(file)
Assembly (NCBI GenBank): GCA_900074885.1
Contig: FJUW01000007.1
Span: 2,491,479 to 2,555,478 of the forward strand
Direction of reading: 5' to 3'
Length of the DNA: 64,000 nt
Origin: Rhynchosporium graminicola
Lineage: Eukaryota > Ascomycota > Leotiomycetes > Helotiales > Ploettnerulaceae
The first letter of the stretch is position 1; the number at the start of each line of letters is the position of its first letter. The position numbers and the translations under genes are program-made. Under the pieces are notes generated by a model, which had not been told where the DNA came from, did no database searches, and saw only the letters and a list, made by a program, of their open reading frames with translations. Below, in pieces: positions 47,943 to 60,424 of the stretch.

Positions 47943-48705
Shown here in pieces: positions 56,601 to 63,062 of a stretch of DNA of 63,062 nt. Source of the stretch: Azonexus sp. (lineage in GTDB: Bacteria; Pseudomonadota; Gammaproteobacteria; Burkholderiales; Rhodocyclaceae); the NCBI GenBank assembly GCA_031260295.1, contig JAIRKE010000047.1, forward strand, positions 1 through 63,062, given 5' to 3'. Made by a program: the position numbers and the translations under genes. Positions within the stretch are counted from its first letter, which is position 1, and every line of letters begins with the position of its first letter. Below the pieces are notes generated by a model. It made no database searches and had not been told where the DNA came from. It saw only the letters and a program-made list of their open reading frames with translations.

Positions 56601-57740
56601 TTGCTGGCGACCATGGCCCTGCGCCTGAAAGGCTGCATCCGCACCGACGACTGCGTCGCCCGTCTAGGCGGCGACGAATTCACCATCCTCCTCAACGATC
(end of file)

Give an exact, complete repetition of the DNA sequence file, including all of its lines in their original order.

Assembly (NCBI GenBank): GCA_900074885.1
Contig: FJUW01000007.1
Span: 2,491,479 to 2,555,478 of the forward strand
Direction of reading: 5' to 3'
Length of the DNA: 64,000 nt
Origin: Rhynchosporium graminicola
Lineage: Eukaryota > Ascomycota > Leotiomycetes > Helotiales > Ploettnerulaceae
The first letter of the stretch is position 1; the number at the start of each line of letters is the position of its first letter. The position numbers and the translations under genes are program-made. Under the pieces are notes generated by a model, which had not been told where the DNA came from, did no database searches, and saw only the letters and a list, made by a program, of their open reading frames with translations. Below, in pieces: positions 47,943 to 60,424 of the stretch.

Positions 47943-48705
Shown here in pieces: positions 56,601 to 63,062 of a stretch of DNA of 63,062 nt. Source of the stretch: Azonexus sp. (lineage in GTDB: Bacteria; Pseudomonadota; Gammaproteobacteria; Burkholderiales; Rhodocyclaceae); the NCBI GenBank assembly GCA_031260295.1, contig JAIRKE010000047.1, forward strand, positions 1 through 63,062, given 5' to 3'. Made by a program: the position numbers and the translations under genes. Positions within the stretch are counted from its first letter, which is position 1, and every line of letters begins with the position of its first letter. Below the pieces are notes generated by a model. It made no database searches and had not been told where the DNA came from. It saw only the letters and a program-made list of their open reading frames with translations.

Positions 56601-57740
56601 TTGCTGGCGACCATGGCCCTGCGCCTGAAAGGCTGCATCCGCACCGACGACTGCGTCGCCCGTCTAGGCGGCGACGAATTCACCATCCTCCTCAACGATC